Pats look to pick up communication with Mayo out

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Pats look to pick up communication with Mayo out

By A. Sherrod Blakely
CSNNE.com Celtics Insider
Follow @sherrodbcsn
Replacing Jerod Mayo (knee) the player will not be easy for the New England Patriots. But maybe just as challenging will be filling the communication void left by his absence.

"Everybody has a job to do. When someone goes down, everybody else has to step up and play their role," said Patriots defensive tackle Vince Wilfork. "This is going to be a prime example for us. Whatever happens, whoever we have out there Sunday playing, they're going to have to be able to step up because we all depend on them."

Pressure? No.

More like unshakeable confidence that whoever is on the field, will get the job done when called upon.

"I don't think Bill (Belichick) would put anybody on the field he doesn't have confidence in," Wilfork said. "We feel the same way. We have each other's back. We know exactly what we have in this locker room and on the field."

What Wilfork sees is a defense that has struggled with being consistent, something he believes will improve in time.

"It's a good thing when you can sit back and say you got more that you can give," Wilfork said. "We have more we can give than what we're putting out. It's going to take all of us, not just myself or a couple players. Whoever is on that field, we're all depending on each other."

A. Sherrod Blakely can be reached at sblakely@comcastsportsnet.com. Follow Sherrod on Twitter at http:twitter.comsherrodbcsn

Patriots officially side with Brady vs. NFL by filing amicus brief

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Patriots officially side with Brady vs. NFL by filing amicus brief

Robert Kraft and the Patriots organization have been saying for a long time that they hope Tom Brady prevails in his fight with the league over Deflategate. Kraft reiterated that stance on Tuesday at the NFL's annual spring meetings.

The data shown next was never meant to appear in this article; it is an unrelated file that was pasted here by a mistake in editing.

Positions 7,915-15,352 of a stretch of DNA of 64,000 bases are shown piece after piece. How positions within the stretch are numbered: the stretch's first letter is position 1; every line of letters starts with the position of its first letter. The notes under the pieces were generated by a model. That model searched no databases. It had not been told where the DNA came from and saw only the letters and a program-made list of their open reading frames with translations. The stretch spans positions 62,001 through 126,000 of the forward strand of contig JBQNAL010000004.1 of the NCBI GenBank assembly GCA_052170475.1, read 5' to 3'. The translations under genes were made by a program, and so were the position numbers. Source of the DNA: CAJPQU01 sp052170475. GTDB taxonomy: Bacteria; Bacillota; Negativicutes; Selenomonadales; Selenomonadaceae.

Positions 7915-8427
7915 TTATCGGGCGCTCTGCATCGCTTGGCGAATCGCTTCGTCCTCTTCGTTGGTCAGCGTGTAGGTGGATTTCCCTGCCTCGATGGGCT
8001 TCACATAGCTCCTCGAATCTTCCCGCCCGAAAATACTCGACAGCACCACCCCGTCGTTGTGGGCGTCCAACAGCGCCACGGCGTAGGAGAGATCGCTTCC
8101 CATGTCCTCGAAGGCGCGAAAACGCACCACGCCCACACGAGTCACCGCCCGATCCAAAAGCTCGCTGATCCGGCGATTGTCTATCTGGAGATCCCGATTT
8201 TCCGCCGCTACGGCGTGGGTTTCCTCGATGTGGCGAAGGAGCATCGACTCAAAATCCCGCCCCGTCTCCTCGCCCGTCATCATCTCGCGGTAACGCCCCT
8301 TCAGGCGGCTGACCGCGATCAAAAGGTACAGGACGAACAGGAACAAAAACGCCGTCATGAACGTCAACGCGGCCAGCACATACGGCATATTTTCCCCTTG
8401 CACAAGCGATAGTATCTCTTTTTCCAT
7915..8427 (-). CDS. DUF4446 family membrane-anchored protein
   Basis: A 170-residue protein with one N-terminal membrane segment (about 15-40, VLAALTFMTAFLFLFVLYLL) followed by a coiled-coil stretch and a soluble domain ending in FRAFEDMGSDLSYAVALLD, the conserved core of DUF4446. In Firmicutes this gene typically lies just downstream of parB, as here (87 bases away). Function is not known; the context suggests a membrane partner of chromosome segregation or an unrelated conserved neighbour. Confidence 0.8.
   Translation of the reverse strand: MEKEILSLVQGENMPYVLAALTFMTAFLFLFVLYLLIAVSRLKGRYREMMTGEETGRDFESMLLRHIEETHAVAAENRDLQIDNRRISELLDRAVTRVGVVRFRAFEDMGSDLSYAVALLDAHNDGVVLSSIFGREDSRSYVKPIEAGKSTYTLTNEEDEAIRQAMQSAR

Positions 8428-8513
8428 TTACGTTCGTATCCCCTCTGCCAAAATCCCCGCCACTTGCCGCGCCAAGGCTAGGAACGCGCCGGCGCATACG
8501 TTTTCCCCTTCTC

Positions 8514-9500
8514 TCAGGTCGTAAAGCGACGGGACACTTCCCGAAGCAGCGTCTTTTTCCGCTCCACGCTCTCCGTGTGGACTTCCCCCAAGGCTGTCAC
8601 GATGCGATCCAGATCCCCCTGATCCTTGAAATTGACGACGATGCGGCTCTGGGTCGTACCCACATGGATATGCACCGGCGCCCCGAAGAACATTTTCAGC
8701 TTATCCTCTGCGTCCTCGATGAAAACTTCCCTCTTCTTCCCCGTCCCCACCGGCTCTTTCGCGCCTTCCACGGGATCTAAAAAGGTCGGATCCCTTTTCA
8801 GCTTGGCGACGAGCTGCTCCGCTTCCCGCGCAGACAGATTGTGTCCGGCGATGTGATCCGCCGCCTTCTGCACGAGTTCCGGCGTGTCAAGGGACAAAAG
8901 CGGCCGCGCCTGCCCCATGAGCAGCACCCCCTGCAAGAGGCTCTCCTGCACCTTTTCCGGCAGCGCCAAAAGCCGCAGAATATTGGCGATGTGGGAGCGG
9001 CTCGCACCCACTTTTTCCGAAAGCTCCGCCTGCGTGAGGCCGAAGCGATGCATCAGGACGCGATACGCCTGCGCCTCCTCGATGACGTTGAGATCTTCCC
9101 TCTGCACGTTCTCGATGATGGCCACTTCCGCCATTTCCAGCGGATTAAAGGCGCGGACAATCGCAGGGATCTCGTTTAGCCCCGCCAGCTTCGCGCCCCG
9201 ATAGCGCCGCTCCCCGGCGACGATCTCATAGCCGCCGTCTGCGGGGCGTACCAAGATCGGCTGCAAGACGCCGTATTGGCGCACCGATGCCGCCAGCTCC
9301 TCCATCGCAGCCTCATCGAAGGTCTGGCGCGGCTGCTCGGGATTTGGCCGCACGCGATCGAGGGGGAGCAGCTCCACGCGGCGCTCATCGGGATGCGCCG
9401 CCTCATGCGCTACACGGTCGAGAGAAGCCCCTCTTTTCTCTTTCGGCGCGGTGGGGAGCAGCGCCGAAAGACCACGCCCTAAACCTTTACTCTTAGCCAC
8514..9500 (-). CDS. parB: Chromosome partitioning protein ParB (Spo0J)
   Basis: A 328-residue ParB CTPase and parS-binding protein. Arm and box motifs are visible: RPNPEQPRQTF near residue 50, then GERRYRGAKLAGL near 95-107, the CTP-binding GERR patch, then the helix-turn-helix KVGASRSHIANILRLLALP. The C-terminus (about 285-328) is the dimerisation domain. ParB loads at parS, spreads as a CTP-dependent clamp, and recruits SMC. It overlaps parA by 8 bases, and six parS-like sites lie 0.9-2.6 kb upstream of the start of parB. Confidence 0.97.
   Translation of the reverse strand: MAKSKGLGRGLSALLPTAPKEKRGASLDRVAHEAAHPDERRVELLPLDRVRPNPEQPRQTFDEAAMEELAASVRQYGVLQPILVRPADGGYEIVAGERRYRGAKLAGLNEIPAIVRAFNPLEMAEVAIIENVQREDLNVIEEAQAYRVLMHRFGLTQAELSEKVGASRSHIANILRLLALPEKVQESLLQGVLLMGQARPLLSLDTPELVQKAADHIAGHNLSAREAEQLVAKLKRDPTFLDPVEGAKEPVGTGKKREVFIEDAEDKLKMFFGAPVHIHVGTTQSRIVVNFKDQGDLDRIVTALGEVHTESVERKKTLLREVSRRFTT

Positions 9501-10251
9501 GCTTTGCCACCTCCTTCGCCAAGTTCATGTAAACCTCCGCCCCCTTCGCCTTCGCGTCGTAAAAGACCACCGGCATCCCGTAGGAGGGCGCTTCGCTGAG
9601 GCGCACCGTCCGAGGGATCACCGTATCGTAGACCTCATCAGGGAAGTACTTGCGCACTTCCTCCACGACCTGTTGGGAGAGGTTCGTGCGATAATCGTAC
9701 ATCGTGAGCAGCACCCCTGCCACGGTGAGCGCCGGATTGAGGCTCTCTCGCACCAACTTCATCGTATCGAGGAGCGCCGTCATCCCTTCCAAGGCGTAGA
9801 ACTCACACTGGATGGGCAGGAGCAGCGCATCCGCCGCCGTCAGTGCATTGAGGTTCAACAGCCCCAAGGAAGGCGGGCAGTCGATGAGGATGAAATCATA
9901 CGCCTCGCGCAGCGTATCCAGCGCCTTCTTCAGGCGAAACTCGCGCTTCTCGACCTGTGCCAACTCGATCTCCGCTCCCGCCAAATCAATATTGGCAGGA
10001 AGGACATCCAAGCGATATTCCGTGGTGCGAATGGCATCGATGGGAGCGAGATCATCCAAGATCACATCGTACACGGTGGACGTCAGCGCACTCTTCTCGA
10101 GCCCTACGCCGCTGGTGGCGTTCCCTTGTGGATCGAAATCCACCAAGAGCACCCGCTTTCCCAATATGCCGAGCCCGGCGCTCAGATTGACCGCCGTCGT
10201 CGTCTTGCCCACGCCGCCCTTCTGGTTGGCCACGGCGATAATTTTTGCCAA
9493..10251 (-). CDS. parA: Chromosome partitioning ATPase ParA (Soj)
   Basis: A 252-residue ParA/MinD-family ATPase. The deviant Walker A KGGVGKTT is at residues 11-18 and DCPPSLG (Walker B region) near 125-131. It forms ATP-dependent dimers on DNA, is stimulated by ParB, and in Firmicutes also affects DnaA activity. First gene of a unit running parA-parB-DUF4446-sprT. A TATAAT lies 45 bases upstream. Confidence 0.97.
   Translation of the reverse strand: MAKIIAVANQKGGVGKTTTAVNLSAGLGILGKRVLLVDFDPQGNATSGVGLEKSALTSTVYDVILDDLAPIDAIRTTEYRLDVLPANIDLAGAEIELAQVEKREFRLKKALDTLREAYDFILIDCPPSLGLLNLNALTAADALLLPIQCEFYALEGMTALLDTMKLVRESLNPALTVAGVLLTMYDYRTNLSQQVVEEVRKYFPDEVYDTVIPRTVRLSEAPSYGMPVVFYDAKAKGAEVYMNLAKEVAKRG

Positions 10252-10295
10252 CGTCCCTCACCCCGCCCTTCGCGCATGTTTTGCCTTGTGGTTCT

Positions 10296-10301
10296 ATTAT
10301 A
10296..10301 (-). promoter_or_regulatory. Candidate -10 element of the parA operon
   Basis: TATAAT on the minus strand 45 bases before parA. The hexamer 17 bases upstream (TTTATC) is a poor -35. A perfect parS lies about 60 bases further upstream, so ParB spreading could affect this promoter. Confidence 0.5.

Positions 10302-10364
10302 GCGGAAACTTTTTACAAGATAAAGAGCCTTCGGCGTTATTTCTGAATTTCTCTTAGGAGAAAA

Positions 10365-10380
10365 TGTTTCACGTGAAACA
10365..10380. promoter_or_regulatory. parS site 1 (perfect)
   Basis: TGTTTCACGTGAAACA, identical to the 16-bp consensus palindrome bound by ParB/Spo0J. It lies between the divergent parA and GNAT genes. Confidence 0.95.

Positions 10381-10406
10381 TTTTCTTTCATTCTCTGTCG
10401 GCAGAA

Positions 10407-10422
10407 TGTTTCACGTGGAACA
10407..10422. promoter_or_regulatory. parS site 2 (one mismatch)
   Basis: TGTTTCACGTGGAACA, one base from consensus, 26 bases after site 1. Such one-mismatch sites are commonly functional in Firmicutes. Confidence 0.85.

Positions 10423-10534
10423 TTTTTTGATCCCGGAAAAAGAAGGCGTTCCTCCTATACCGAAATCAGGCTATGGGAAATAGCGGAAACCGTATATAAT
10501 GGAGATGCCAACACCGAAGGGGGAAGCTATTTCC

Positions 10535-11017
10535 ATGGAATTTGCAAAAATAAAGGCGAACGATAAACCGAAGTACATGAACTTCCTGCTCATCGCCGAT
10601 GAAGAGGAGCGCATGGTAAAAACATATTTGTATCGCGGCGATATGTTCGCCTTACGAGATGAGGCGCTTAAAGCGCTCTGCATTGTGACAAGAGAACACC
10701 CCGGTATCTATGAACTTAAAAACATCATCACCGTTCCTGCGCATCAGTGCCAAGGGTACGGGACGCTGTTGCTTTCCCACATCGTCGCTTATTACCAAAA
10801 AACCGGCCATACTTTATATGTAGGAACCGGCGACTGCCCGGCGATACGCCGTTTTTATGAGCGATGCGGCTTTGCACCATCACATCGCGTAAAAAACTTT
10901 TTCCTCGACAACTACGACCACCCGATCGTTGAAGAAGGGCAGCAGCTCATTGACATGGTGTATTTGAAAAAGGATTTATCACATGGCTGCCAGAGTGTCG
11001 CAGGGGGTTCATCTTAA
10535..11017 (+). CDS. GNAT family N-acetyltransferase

But on Wednesday, the Patriots took their support for Brady to a different platform. The team has filed an amicus brief stating that it supports Brady and the NFLPA now that the union has filed a petition to be granted a rehearing by the Second Circuit. 

Per ESPN's Adam Schefter, it is a noteworthy move because the last time an NFL team took legal action against league was when late Raiders owner Al Davis sued the NFL. It is important to note, though, as SI.com's Michael McCann explains, that the Patriots have not actually "switched sides" in this instance. As one of 32 teams in the league, they are technically still a part of the NFL Management Council et al. v. NFL Players Association et al. With its amicus brief, however, the team is advocating for a rehearing of a case that the NFL recently won. 

Filing the brief may not necessarily have any legal impact on the case -- judges can ignore the team's opinion in its amicus brief if they so choose -- but its value may be more than simply symbolic in nature. Attorney Daniel Wallach notes that the team's amicus brief covers ground that Brady's petition for rehearing couldn't cover due to page limits. 

On the first page of the amicus brief, in the document's second footnote, the language is strong: "From the outset of this matter, the League's conduct reflects less a search for the truth than pursuit of a pre-determined result and defense of a report which, despite no direct evidence of tampering or Mr. Brady's involvement, was reiled on to impose penalties with no precedent or correlation to the alleged offense."

The Patriots have continued to update The Wells Report in Context, a website that argues the findings of the NFL's investigation into Brady that has also accumulated various reports and scientific studies that support Brady's innocence. But this amicus brief is another way for the team to show that it has its quarterback's back. 

The NFLPA filed its petition for a rehearing on Monday and now awaits a decision from the 13 judges of the Second Circuit as to whether or not they will grant Brady a rehearing.

Statistically speaking, Brady is facing long odds to be given a rehearing, but his legal team believes there's reason for optimism